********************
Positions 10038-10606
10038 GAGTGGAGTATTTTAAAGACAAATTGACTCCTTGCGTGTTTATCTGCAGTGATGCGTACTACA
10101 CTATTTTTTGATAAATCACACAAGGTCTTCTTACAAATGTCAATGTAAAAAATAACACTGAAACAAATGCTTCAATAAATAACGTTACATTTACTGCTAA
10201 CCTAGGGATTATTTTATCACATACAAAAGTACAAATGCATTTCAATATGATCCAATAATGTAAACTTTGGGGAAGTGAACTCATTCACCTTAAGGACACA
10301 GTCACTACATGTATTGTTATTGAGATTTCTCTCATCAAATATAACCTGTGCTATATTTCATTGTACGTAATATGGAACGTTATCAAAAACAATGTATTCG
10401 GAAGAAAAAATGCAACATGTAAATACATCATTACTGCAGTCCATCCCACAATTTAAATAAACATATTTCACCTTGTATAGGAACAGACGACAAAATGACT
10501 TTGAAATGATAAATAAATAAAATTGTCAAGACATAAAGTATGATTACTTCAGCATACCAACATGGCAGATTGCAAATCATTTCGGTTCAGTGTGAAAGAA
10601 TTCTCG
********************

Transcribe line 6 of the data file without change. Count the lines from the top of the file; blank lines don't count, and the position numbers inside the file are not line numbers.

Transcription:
10401 GAAGAAAAAATGCAACATGTAAATACATCATTACTGCAGTCCATCCCACAATTTAAATAAACATATTTCACCTTGTATAGGAACAGACGACAAAATGACT